How to Be Good at Being New

Emily Bloom, Vice President of People and Culture

Article Categories: #Process, #News & Culture, #Employee Engagement, #Diversity and Inclusion

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Five tips for navigating the tricky dynamic of being new at a job.

Starting a new job is hard. You have to get to know new people, follow new processes, and learn new tools all within an unfamiliar environment. You have to learn what is expected of you, how expectations are communicated, and how to gauge your progress. On top of all the other stress, there is the challenge of navigating the dynamic of simply being new. I’ve noticed some people are more comfortable than others in this dynamic. I think it’s a skillset worth considering more closely.

Being good at being new isn’t the same as being a great teammate, or being great at your specific discipline.  If you’re good at being new, you can accelerate the pace at which you build trust and connect to the team. You bring positive, inspiring energy to the people around you (which we love). You solidify your reputation faster and, by extension, get to ditch that awkward feeling of being new sooner.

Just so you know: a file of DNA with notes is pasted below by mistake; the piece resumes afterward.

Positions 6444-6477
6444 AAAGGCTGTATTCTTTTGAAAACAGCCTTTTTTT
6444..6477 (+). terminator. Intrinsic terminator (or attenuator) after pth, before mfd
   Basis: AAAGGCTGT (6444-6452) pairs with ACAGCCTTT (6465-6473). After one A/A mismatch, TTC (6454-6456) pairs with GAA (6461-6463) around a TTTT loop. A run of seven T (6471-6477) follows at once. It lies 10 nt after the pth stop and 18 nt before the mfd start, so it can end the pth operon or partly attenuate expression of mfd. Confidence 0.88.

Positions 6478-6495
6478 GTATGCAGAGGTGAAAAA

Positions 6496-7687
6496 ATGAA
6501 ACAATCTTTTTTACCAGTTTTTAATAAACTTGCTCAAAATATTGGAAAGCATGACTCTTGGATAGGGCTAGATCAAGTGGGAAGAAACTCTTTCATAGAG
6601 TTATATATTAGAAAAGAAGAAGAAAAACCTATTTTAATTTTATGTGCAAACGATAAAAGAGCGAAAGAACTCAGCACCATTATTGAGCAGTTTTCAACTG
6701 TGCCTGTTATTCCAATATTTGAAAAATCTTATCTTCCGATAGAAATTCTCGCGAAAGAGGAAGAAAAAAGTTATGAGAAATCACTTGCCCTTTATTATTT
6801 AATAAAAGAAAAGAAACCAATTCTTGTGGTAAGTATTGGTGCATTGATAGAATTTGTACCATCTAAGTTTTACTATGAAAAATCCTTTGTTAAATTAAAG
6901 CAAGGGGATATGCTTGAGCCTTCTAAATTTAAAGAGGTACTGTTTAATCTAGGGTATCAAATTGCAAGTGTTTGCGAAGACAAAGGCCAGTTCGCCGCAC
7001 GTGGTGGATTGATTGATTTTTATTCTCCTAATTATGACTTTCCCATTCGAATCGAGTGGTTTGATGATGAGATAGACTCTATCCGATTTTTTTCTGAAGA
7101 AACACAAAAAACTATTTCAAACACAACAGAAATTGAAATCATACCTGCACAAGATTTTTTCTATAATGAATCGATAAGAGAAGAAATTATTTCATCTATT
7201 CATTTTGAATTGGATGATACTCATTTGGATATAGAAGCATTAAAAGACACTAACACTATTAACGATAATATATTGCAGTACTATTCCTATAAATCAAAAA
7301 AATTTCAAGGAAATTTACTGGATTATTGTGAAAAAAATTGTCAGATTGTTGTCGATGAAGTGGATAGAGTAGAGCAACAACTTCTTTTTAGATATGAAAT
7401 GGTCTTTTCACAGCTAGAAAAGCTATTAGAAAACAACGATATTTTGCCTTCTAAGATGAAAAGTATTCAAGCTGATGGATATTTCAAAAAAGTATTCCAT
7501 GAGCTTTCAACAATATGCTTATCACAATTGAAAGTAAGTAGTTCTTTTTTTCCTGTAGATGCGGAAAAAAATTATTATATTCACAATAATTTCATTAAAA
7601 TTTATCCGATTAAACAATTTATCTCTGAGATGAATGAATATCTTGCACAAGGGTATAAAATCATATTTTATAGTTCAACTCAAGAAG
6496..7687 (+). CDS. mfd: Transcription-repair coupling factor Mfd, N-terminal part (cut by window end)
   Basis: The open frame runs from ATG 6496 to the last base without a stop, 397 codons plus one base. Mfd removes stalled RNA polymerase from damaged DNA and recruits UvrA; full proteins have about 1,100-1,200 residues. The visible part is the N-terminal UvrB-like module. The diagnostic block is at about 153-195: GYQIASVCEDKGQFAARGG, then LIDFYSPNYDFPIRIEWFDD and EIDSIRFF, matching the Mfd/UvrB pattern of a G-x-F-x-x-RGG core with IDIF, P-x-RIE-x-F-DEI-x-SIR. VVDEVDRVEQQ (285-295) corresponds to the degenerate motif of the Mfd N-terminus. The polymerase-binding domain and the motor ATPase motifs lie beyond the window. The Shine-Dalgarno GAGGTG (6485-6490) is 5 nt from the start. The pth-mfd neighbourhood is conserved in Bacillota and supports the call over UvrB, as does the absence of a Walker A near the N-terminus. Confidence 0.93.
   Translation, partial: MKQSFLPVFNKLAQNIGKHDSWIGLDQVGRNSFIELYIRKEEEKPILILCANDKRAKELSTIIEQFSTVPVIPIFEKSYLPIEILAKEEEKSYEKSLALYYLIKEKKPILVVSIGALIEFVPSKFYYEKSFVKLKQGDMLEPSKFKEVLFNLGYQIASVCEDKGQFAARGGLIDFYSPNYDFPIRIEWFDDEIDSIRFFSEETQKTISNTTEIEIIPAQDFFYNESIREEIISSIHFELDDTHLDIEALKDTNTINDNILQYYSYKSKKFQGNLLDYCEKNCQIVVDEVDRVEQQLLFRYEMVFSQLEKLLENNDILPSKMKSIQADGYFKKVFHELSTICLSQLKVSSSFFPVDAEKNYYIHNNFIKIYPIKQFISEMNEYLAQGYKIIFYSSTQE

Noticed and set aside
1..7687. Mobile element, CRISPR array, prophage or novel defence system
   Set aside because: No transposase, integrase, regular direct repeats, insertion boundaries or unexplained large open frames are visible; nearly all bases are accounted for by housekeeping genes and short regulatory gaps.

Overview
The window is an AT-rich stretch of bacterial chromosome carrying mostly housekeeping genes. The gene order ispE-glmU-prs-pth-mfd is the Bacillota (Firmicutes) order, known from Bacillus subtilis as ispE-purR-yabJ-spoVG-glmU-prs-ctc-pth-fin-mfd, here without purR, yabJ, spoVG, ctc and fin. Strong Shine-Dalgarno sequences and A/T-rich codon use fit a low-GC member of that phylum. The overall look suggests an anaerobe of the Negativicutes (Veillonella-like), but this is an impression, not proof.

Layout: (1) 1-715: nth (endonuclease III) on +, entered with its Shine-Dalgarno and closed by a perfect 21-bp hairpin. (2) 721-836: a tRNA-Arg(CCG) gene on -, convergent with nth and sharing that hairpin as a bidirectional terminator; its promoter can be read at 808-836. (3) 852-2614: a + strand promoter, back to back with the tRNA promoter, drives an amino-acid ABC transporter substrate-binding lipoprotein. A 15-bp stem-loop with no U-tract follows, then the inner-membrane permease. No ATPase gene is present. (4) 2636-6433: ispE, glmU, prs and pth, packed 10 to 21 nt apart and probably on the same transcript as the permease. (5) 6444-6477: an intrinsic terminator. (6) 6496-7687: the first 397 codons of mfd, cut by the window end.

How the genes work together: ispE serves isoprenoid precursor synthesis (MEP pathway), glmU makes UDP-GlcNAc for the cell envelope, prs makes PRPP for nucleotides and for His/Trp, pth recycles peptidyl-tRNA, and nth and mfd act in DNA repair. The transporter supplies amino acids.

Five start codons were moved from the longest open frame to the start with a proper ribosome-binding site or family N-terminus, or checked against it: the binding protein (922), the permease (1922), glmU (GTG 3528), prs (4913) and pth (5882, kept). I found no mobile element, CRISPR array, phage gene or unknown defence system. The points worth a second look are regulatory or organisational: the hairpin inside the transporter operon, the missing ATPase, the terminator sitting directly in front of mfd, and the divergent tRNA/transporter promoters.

Here are some ideas for the next time you’re new:

Connect through difference.
As a new hire, your perspective is valuable, in part, because it’s different from everyone else’s. When we’re out of ideas for how to approach something, you might see a path forward. When we’re on autopilot, you can wake us up to opportunities for improvement.

At the same time, don’t just share, but connect through your different experiences and perspectives. Whatever new idea, opinion, or approach you’re offering, try to frame it as something that could ultimately strengthen the team. While sharing something like, “that’s not how I’ve done it,” look for ways to add the sentiment, “I want to understand why you do it your way,” or “I wonder which way makes sense in this situation.”

Even feelings of inexperience can be chances to build connections and a stronger team. Seek out the person who joined most recently before you and catalog your shared lessons learned. Ask peers who have a particular expertise that you lack to tell you how they got to that level of expertise. Or document questions you have (and answers you find), so that the next new person can benefit. 

Find ways to show that the differences in your background can be understood and used to the advantage of the whole team.

Think tiny.